Toxic cane toads have reportedly wiped out entire species of
animals in the world heritage-listed Purnululu National Park,
home to Western Australia's famed Bungle Bungles.
Kimberley Toad Busters (KTB) founder Lee Scott-Virtue said
cane toad numbers had reached staggering numbers as they
invaded every habitat system.
The first toad arrived just east of the Bungle Bungles - the
large cone-shaped quartz sandstone ranges formed from erosion
over 20 million years - in May last year.
The poisonous creatures had already wiped out some entire
species of animals in the areas they infected including
quolls and some reptiles such as king brown snakes.
Ms Scott-Virtue said visitors and people working in the park
were horrified by the number of toads that had appeared since
the wet season.
She warned numbers would continue to increase if nothing was
done about their breeding.
"It's going to happen in every national park," Ms
Scott-Virtue told AAP.
One operator commented that despite busting toads every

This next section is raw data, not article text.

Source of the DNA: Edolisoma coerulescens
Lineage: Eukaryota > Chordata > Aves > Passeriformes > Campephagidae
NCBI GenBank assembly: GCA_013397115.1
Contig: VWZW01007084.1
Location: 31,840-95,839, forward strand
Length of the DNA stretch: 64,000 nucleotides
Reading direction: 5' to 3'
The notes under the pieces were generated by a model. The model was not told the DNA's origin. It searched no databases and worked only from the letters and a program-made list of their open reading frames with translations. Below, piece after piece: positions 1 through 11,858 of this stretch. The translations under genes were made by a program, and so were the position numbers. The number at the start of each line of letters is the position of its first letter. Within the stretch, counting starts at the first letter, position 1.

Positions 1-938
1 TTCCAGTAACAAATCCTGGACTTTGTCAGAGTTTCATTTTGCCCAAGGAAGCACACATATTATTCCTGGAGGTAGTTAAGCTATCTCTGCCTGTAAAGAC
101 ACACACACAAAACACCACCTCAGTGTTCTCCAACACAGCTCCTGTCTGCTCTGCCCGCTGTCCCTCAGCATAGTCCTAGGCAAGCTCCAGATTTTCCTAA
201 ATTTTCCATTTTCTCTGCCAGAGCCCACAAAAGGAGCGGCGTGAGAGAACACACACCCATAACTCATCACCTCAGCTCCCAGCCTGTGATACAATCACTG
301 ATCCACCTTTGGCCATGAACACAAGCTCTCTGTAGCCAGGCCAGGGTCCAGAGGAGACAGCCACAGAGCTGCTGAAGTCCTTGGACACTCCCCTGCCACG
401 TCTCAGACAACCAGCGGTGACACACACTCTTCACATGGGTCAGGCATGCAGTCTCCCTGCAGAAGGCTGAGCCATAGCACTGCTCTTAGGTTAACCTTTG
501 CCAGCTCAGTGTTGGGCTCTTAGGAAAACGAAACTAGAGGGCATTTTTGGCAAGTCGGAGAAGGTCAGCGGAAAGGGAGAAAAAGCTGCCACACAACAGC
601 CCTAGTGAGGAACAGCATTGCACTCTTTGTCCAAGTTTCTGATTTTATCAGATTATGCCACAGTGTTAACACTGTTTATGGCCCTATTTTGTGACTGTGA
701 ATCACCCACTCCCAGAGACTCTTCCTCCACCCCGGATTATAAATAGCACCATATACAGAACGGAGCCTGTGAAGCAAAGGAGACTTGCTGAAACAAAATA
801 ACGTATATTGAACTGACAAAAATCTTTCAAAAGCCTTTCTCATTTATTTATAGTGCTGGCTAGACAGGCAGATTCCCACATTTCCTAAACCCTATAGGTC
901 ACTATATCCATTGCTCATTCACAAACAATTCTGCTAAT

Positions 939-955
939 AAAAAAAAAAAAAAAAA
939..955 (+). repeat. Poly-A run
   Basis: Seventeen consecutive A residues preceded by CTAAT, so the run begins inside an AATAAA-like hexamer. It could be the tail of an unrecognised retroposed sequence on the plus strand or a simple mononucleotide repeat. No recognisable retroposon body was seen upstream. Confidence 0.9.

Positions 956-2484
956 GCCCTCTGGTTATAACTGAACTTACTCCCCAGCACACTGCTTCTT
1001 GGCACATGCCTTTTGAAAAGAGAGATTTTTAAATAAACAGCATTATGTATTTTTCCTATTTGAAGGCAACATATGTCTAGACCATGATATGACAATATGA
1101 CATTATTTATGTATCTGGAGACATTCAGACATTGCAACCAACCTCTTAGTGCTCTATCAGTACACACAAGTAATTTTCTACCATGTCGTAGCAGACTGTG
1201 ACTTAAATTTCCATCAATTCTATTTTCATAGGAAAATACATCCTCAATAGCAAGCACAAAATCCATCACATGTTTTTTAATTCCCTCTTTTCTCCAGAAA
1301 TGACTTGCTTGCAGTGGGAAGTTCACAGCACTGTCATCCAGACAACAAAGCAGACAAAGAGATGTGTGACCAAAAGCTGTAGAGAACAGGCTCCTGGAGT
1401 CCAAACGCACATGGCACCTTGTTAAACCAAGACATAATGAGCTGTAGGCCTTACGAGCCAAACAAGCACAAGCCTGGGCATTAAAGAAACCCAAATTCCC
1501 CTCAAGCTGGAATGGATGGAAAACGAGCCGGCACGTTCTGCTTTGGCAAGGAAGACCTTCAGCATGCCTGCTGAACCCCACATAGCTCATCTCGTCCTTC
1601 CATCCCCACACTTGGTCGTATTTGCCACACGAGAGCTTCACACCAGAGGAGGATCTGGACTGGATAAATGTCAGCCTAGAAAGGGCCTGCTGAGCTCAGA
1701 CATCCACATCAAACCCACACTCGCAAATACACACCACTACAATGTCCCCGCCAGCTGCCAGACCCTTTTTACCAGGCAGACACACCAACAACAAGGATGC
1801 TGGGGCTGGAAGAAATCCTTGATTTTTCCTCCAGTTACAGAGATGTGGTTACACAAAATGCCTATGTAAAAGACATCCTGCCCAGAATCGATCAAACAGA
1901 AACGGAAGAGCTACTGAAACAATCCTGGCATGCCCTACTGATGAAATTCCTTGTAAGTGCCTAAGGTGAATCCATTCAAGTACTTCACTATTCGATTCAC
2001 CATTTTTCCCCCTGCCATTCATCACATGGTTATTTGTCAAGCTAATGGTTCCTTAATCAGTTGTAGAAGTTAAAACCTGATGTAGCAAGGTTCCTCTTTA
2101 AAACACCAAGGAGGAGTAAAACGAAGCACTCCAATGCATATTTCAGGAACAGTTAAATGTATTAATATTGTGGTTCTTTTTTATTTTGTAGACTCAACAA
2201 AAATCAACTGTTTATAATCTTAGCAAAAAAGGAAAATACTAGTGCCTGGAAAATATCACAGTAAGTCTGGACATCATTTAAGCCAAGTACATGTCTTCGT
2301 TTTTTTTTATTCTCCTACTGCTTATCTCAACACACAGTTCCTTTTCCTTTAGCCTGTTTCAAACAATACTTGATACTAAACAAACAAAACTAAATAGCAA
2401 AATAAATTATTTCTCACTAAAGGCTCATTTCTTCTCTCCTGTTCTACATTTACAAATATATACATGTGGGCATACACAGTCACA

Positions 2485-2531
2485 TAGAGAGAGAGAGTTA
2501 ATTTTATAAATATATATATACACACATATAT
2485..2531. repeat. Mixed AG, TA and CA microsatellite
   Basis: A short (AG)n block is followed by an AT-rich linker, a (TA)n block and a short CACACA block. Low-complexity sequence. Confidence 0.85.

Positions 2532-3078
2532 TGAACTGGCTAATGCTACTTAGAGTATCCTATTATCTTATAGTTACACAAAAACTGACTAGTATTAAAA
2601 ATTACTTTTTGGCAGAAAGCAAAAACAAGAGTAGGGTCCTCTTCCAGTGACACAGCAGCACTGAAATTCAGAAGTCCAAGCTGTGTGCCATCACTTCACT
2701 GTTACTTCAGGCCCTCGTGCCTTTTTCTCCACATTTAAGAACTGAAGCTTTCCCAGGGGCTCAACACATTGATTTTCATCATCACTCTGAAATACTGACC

night, there seemed to be just as many the next night, Ms
The Department of Parks and Wildlife (DPaW) has put in live
toad drop boxes in the park but Ms Scott-Virtue said those
toads were usually only found in permanent camp sites at
night, which made up about one per cent of the total area of
Killing toads in the national park remains prohibited and
DPaW have banned the use of Dettol in the park - the only
effective method of killing the metamorph, Ms Scott-Virtue
KTB was granted permits to work in the park but found the
restrictions too prohibitive because they had to take the
toad catch out of the park to euthanase and were not allowed
to use Dettol to deal with the immature metamorphs.
They were also restricted to specific areas that contained
designated vehicular tracks, which meant there was no access
to a large part of the park to undertake appropriate toad
busting, she said.
KTB has been trialling the use of Dettol on metamorphs
congregating around water edges since 2006.
The group says there has been little residual evidence of
Dettol afterwards and no evidence of bi-catch.
Cane toads were introduced to Queensland in 1935 and began
spreading to the Northern Territory before invading northern
WA in 2009.
They are now advancing into the state at a rate of about 50
kilometres a year.
The KTB has not had any government funding since last June.